This overpair paid off and I was able to scoop a monster pot

This overpair paid off and I was able to scoop a monster pot

October 10, 2017 3:00 AM


Sometimes the cards will surprise you. Hopefully, it’s a pleasant surprise.

Playing limit hold’em at my local casino, it was a full table as I looked down at Jc-Js in the hole – pocket jacks. I consider that an almost made hand – one that could win without further improvement. I put the emphasis on “almost.”

In this case, with several opponents in the hand and five up-cards to come, the odds favor the likelihood one or more will connect with a higher pair – Aces, Kings, or Queens – rather than me making a set. In brief, my J-J was quite vulnerable. Undoubtedly, most poker players are well aware of this; and the best strategy in this case is to raise preflop in the hope of thinning the field. Fewer opponents staying to see the flop can help you to win that pot.

So, I raised from my middle position and got to see the flop, along with four opponents. Although I did not catch a set of Jacks, it soon turned out to be a very interesting flop: 10d-8c-2c. At that point, my pocket Jacks may well have still been in the lead. After two players checked to me, I bet out, and was called by three opponents. Now came the turn: 7s.

In addition to my overpair to the board, now I also had a draw to an inside straight. I opened the betting once again. Two opponents called to see the river with me. But then the big blind (BB) raised. He had check-raised! He was not an especially deceptive player, so I respected his raise at that point, suggesting he had caught a strong hand. He very well could hold two-pair or a set. If he held pocket 7’s as I suspected, his set of 7’s easily crushed my pocket Jacks.

Closing my eyes, I thought about the situation: In all, including the chance of catching a set of Jacks or completing my inside straight draw, I had six outs. I did not consider pairing one of the four cards on the board, since he might already have a set or two-pair that included one or two of them. With just the river card to come, the card odds were about 7-to-1 against me. Looking at the pot, it was readily apparent the implied pot odds were much higher than the cost to call his raise. (That is often labelled a “positive expectation.”)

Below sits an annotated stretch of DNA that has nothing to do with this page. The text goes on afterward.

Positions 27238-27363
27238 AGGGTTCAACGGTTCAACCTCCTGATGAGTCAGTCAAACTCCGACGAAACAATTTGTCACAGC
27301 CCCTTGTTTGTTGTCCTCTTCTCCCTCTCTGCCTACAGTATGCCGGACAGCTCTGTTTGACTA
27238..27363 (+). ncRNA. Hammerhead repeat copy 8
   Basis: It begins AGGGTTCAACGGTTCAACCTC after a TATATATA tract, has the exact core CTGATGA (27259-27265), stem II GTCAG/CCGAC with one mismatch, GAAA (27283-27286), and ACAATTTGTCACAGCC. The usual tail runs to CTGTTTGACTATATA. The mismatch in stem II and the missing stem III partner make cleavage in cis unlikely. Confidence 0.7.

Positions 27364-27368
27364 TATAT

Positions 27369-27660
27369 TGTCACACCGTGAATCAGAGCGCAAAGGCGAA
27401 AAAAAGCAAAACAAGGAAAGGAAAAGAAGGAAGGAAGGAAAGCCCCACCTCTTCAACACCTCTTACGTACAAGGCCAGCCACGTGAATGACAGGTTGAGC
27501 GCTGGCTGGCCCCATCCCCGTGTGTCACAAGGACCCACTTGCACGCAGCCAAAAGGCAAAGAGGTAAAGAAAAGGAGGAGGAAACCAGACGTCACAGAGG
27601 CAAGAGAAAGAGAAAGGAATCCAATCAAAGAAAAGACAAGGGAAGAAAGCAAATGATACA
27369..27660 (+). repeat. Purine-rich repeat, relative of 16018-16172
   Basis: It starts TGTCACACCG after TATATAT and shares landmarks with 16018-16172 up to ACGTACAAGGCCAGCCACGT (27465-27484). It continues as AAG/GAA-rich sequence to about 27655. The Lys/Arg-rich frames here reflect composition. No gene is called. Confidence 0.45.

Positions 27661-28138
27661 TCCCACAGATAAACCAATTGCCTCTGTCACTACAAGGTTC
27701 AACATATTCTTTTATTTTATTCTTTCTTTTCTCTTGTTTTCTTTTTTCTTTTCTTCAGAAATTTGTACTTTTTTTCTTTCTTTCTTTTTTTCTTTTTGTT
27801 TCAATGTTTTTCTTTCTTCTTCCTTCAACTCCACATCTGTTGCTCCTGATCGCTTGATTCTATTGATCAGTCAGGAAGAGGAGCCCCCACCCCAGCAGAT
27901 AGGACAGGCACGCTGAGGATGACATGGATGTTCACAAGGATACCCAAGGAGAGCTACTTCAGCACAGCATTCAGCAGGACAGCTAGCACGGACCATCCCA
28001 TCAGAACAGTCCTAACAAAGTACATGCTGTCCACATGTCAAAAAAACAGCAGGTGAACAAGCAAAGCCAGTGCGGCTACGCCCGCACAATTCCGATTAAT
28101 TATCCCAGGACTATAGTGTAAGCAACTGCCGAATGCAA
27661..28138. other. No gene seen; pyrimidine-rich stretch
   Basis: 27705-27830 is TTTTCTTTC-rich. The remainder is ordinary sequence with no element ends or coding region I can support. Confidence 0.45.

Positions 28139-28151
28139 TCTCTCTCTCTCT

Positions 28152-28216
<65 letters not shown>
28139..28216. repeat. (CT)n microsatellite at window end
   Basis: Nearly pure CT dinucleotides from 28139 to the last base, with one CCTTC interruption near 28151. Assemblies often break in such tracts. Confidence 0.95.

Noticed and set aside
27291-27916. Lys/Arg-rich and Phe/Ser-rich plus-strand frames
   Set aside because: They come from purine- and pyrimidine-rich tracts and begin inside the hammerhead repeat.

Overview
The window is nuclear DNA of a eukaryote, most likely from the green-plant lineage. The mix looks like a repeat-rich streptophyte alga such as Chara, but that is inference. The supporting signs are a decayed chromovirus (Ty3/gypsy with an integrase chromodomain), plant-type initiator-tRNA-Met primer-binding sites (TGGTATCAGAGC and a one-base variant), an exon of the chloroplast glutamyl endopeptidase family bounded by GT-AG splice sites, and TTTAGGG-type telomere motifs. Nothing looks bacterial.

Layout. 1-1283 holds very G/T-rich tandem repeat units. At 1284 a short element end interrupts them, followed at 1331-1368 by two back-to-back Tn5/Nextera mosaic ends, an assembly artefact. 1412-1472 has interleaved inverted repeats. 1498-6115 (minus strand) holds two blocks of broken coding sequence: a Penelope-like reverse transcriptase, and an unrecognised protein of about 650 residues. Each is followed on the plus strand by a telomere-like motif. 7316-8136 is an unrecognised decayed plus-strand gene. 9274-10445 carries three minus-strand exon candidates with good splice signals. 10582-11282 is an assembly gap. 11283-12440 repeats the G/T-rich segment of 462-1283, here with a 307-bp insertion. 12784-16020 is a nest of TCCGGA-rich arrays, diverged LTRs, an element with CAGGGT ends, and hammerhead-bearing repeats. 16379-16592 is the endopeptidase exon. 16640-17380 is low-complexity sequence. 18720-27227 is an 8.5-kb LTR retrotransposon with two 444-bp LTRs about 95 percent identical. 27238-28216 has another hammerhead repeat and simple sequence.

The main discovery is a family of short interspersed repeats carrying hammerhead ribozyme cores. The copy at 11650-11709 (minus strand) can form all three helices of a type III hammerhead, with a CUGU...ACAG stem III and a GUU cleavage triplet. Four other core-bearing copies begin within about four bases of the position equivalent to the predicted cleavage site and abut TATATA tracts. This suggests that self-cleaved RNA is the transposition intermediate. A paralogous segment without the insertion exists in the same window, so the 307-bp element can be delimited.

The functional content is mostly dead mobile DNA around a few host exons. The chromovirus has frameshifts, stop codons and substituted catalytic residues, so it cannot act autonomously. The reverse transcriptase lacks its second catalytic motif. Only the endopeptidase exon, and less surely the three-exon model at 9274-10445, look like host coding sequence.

The river – ah, the river. Thanks to the “poker gods,” it was the 9h. What a nice surprise for me! I studied my hand to be sure. I had top end of the straight. Very nice! Unaware of my good fortune, the BB bet out on the river. On purpose, I hesitated, studied my hole cards, and looked at him – as if trying to decide how to respond. Then, as if undecided, I raised him. He was obviously taken by surprise. After a short pause, probably thinking I was bluffing, he quickly re-raised me.

I stopped to ponder the situation: With no pair on the board, a full-house was not possible. With only two suited cards on the board, a flush was not possible. And, the way the hand had played out, I was quite certain he did not have a J-Q in the hole, which would have given him a higher straight than mine. I was almost certain the BB held a set of 7’s or two-pair. So I boldly re-raised him again.

This time he just called. I turned up my Jack-high straight. He showed his pocket 7’s. That gave him a set – second-best to my Jack-high straight. And I was so pleased to scoop a monster pot. I had rivered him. What a great feeling! I loved it. Actually, although the BB might disagree with me, it wasn’t a bad beat for him because I had enough outs to make it a reasonable call to see the river.

You never know what card will fall; you could get a nice surprise. Guess I was just very lucky.